work with him now when he is 10
he will fight you all the way, when you put him in his room
but a few hours in his room is nothing like jail time
get to him while you still can
I agree that they need consequences, but i found with my son taking away things and putting him in his room didn't help, because he was convinced he did nothing wrong. I have read a wonderful book on disciplining children with aspbergers and disordes as such. Its called CHILD OF RAGE , my doctor recommended it to me, and it helps you to discipline them to the point of them understanding on their level what they have done wrong. Dr. Tayloe is a top specialists in the field and explained to me that the reason he was repeating his issues at school was because although I disciplned him at home he still did not understand that it was wrong , it was just the routine at home, He showed me that by showing him it was inappropriate behavior, and explaining consequences, and giving alternative solutions, such as he did it because he didnt get his way. You would explain you understand this upsets him, sometimes when you want to do something and others dont want to you get angry too, show them you understand, then ask them if their action gets them to their goal...answer will be no.... then instead of telling them what they should have done ask them, but dont be afraid to join the conversation with him. Children with aspbergers have a fact based way of seeing thins, like black and white. they need help learning fact based grey areas. Its like this they are never going to learn like a child without the disorder, like common smarts, and book smarts. Aspbergers kids have no common smarts about social situations, so they need to learn how to deal with them on a book smarts level.
My advice is to firstly remember that they are not doing any of this behaviour to 'annoy' you, or are acting up over 'the littliest thing'. If you understand that they act up because to them 'it is a big thing', then you start to get a different perspective on it.
Everytime he has a tantrum have a look at the situation to see if you could have done it in a better way to have avoided that reaction. For example if he has to stop an activity such as watching TV I try to time it so that my son has to turn it off at the end of the programme. This is because leaving things unfinished is very difficult for those on the spectrum. If I can't do this I use a time timer and give lots of verbal warnings eg. in 15, 10, 5 minutes time we have to leave the house.
There are also typical things that they have problems with. Two of them you have mentioned. The first one is being last. They like to be first or with everyone else. Being last seems to mean something personal to them and they don't like it. They also find it hard to wait. Also sharing and taking turns is something they have to be taught how to do.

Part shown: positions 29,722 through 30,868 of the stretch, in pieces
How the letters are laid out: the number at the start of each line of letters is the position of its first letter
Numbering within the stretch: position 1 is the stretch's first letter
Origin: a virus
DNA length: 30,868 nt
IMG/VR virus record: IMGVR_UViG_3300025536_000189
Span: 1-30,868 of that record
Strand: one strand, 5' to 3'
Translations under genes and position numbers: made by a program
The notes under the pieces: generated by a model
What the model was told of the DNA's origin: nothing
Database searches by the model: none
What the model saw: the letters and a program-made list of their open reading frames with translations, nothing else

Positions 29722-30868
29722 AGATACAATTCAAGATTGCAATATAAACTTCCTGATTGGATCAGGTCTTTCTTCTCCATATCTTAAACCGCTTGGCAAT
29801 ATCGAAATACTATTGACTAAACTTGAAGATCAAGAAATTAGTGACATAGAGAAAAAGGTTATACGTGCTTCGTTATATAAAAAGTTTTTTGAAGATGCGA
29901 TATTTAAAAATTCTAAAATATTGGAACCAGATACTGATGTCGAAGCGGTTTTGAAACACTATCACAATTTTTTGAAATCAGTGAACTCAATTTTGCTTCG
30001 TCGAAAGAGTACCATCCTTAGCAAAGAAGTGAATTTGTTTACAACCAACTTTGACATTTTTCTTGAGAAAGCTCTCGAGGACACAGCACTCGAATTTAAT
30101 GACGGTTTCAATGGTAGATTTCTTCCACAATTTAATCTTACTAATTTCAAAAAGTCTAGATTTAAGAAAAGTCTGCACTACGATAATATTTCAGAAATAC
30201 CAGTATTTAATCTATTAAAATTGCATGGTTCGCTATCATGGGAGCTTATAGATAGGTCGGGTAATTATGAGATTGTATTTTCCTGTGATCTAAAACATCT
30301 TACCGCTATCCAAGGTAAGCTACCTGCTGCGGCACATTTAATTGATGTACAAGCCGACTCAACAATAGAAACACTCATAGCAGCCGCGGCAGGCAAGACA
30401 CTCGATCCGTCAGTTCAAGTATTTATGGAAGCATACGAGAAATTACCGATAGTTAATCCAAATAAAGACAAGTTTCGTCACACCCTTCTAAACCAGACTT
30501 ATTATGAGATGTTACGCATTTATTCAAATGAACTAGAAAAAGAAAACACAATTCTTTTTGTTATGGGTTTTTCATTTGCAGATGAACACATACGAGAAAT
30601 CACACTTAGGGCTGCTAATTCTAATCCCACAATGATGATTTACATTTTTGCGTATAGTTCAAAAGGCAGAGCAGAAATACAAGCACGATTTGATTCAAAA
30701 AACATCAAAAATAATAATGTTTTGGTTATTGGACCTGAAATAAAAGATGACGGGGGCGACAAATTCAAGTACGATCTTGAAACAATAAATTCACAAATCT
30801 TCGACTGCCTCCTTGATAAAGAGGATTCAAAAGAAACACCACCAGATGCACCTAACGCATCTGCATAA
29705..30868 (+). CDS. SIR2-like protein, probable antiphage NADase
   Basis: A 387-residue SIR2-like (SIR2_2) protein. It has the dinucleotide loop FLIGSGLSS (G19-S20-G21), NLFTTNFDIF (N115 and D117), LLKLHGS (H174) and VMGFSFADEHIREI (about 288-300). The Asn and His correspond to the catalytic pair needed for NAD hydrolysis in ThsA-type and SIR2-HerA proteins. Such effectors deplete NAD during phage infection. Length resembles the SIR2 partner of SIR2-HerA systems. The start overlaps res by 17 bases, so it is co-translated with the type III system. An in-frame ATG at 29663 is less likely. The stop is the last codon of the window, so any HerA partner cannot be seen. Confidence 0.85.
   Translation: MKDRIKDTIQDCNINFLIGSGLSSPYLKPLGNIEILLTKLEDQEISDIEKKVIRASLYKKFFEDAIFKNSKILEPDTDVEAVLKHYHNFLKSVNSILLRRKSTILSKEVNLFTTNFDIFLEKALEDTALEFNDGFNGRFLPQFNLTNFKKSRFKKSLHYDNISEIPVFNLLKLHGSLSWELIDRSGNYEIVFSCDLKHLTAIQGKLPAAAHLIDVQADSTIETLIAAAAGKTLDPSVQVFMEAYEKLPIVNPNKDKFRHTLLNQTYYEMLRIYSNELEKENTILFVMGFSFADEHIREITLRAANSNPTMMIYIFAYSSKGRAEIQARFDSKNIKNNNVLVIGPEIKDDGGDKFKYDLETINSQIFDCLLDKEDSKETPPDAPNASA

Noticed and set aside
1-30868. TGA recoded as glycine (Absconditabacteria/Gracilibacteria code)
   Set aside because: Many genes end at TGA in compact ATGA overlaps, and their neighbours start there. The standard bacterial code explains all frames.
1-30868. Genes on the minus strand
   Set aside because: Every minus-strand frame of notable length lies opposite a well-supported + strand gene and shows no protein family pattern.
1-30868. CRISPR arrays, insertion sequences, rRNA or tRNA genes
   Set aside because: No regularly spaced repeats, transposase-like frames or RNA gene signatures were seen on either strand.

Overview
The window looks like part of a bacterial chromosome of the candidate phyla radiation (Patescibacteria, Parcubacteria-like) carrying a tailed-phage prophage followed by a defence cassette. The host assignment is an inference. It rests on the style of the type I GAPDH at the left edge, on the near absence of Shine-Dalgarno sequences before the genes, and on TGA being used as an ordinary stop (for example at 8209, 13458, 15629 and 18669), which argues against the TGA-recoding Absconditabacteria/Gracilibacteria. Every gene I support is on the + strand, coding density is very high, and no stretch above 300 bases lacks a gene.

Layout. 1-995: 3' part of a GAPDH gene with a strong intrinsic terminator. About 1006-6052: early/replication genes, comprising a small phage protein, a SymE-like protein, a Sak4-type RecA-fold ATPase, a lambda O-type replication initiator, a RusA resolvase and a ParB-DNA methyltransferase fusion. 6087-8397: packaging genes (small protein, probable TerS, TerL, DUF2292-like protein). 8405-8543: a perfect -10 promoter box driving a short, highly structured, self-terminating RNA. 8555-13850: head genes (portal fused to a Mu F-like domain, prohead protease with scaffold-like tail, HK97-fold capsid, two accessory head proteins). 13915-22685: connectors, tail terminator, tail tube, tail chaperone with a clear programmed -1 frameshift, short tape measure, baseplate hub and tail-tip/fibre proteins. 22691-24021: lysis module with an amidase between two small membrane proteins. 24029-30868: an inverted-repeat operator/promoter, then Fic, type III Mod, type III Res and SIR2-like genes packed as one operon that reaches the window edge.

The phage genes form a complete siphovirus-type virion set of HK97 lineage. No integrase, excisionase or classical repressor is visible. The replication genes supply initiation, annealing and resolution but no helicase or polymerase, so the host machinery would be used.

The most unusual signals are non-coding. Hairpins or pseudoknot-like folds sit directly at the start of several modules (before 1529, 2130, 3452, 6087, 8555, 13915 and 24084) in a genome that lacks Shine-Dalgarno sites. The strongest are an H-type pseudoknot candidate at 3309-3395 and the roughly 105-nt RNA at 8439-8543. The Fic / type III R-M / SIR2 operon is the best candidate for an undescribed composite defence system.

If he acts up time out in his room is a good way for him to calm down. Don't necessarily use it as a punishment. For example if he has got upset about something because of 'Aspergers' there is no point punishing him. But he will need to recognise his actions were inappropriate and time out in his room to calm down. Later you can talk it through with him and tell him what he should have done or what he did wrong.
For good behaviour you could use a token system where he gets a token every time and when he has 5 token he can chose a treat from a pre-agreed list of treats. Tokens are not taken away as a punishment (especially if they find it hard to earn them), use time out instead.
Another time a few weekends ago, my son wanted a DVD set at Walmart, but I said no. I promised him l would get it for him on Tuesday if he was good. On Tuesday, he ran over to the DVD section, but there was no sign of the DVD set he wanted. We asked a worker and he said, "Sorry, but we are all sold out of this." My son was very upset to hear this and he threw a bad tantrum in the store and everyone looked. I am concerned since he will run into more of these situations in the future. Please help.
Your son is always going to have difficulties with situations like that. The autism in that situation is (a) you promised he could have the DVD but then it didn't happen, he won't be able to cope with that. (b) he cannot understand the concept that things are being sold all the time and that shelves become empty. You could use something like social stories to teach about this kind of situation, but you will be doing that after the event. Next time you are in that situation you can phone to the store before you go in. Order it through the internet or see if you can loan it from your local library.
I would mention the incident with his school (I presume he has professional support in school), and ask them what would be a good way of explaining these situations to him and helping him cope with it when it happens.